Wealthy professionals buying vineyards is nothing new. As hobby farms or as tax write-offs or for just the thrill of plonking down a bottle of ‘their’ plonk onto crisp linen tablecloths - whatever the reason, the idea of owning a vineyard is certainly seductive to people of certain means.
Rarely do these stories end in the creation of great wine. More likely, the vineyard falls into disrepute. Good and indeed great sites go begging into obscurity. Ignored. Dilapidated. Another meaningless whim. It’s not pretty, but it happens, and all too often.
In 1996 Denton purchased a naked block on the border of Coldstream and Tarrawarra. A house was designed, vines were planted, the quest for John’s own Mount Mary had begun.
Pinot Noir and Chardonnay were put down on the cooler side of the slope, late ripening reds - Shiraz, Cabernet Sauvignon, Merlot and Cabernet Franc - on the warmer side. Close density plantings were trialled on the top of the hill. It was full steam ahead for Denton View Hill.
When the first mature yields came online, Simon Denton, heir to the Denton empire, courted his mates to make the wines. His mates just so happened to be the hottest bunch of young winemakers in the country. Mac Forbes, Bill Downie, Barney Flanders, the brat pack of the Yarra Valley. The three young bucks, full of ideas and at their most potent, took a piece each to make their own.
But the lock didn’t click.
The wines lacked continuity. Too many cooks, or something to that effect, seemed the situation to the outside observer. Cabernet Sauvignon, the variety that brought John to the region, wasn’t performing. The mojo, for whatever reason, just wasn’t there.
An inspired pivot in viticulture to graft Merlot vines to Nebbiolo is where the story turns.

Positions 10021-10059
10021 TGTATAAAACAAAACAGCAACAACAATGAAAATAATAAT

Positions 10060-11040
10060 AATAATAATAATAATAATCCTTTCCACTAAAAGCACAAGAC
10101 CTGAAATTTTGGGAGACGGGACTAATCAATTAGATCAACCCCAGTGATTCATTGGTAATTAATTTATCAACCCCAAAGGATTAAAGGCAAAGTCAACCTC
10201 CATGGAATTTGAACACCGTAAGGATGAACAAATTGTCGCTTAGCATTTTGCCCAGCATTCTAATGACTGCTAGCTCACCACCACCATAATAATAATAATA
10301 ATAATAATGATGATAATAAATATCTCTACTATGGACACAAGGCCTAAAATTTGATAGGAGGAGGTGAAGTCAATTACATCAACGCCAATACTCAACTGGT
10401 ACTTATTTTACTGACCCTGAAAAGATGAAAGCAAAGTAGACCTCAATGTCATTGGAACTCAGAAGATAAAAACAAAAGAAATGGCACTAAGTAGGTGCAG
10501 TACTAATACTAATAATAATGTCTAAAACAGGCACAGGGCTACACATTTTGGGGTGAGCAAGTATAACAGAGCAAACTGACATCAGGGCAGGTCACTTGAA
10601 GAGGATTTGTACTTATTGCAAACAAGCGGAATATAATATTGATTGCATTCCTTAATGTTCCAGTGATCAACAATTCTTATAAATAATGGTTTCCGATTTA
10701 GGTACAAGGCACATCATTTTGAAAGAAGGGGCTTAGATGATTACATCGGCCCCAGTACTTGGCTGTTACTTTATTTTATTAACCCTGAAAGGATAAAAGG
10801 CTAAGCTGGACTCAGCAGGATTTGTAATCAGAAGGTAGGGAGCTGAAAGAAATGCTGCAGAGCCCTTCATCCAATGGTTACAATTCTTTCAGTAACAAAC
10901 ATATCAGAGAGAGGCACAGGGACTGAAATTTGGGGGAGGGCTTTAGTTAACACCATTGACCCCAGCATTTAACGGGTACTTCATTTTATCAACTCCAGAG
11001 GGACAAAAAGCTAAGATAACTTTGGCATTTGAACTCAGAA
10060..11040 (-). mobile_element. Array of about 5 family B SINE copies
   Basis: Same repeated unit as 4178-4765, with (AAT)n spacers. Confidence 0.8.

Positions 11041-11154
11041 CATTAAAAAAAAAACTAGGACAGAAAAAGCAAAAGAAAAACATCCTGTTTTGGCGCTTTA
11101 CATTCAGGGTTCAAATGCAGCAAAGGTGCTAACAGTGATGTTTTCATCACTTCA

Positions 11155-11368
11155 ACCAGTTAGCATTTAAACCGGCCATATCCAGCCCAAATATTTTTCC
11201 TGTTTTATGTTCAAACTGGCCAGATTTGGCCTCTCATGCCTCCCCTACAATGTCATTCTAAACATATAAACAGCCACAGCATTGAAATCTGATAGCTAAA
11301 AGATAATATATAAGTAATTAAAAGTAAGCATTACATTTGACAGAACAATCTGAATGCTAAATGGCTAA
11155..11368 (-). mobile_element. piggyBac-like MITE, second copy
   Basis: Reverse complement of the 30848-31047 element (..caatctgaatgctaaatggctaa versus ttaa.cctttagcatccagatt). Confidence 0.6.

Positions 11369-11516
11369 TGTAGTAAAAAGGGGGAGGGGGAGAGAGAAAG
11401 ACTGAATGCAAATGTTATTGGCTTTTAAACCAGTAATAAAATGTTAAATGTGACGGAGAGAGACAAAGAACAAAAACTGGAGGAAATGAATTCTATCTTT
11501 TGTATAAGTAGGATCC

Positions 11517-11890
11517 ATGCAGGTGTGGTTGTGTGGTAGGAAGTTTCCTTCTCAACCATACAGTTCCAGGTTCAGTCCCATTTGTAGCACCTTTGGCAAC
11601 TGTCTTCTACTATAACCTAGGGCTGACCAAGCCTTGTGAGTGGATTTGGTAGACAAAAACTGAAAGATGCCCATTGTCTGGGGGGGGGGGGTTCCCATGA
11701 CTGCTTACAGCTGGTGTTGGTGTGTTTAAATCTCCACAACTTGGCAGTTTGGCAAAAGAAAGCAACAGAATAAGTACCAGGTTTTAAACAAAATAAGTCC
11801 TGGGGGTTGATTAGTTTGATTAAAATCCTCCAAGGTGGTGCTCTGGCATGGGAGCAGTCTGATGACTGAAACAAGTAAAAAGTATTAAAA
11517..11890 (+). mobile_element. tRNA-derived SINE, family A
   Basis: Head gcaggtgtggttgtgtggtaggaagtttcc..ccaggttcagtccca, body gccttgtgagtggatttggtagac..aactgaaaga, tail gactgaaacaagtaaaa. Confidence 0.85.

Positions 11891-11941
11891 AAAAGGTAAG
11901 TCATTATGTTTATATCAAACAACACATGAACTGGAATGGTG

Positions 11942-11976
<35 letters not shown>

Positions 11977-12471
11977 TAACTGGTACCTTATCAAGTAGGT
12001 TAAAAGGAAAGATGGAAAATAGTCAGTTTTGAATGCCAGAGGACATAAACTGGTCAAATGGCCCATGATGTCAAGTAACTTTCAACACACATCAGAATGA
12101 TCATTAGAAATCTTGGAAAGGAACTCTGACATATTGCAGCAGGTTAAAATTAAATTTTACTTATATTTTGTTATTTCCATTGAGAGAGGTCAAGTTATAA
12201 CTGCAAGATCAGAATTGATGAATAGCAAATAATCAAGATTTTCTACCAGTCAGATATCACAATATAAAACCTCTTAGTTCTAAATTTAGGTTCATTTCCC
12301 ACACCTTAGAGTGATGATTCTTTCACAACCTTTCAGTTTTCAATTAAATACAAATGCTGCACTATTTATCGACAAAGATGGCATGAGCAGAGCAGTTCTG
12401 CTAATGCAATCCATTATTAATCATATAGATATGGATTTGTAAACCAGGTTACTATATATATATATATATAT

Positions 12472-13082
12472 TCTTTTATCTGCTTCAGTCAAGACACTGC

Dead Mouse Shed may be one of the most jarring names imaginable for a wine lover. The connotations of faulty wines were too much for some. But to the Denton family, there is a deep sentimental value to the name. A portrait by a great uncle of a dead mouse on a dinner plate being sorrowfully eyed by a fly had been with the family for generations. If they were to put the family stamp on the label, the mouse and fly was it.
Eventually the brat pack disbanded. Bill pursuing his own passion for boundary-pushing Pinot Noir, Mac forging his Yarra Valley sub-regional exploration, Barney conquering the Mornington Peninsula with his epic suite of Garagiste wines. And Luke Lambert was the last man standing.
Which brings us to today. Now the Dentons are releasing a suite of wines from their vineyard, brought to bottle solely by Lambert. Luke is without question one of the country’s most gifted winemakers. From his breathtaking, unfettered expressions of Chardonnay, Syrah, and Nebbiolo under his own label, to the dynamic work he is doing in conjunction with Maxime Graillot under the umbrella of the Graillot Project, seemingly everything he touches turns to gold.
But Luke’s true passion lies in Nebbiolo. And in the Denton vineyard, Luke sees the golden goose.
“It’s not there yet,” he says with complete humility, “But we are working hard to get it there.”
A deep investigation of clonal material is what is happening behind the scenes at Denton View Hill. Seven Nebbiolo clones, each picked and treated separately, scrutinised and monitored each and every year. Thorough work is being done to find the best fit for the Denton site. Each vintage something new is learned. The grafting over of less suitable varieties is continual. New vines go in the ground. The potential and trajectory is tantalising.
Meanwhile, other varieties thrive. The Chardonnays from 2015 are mineral-charged but with flesh, funk and power. The Pinot Noir is tight, structured and lithe. Cabernet Franc is jubilant, jubey but with some savoury grunt. A blistering release of Chardonnay aged under flor is the latest curio added to the stable. Luke’s striped down methodology and incisive eye clearly wringing the best out of the fruit from this site.
But it’s the Nebbiolo that is the thing to watch. As it stands, Luke is making twin Nebbiolos each year. The fruit split 50-50 between Denton View and the Luke Lambert label. Denton sees old puncheon, Lambert sees huge foudre. Two differing expressions from the same home. The Cane and Able of Yarra Valley Nebbiolo.
With the new releases from 2015 and 2016, with new packaging, new branding, Denton View Hill feels reborn. “The brand is almost twenty years old,” says Luke, “But it feels like we are launching something new here.” There’s an energy to the wines which is palpable. A re-birth, a harbinger of great things to come.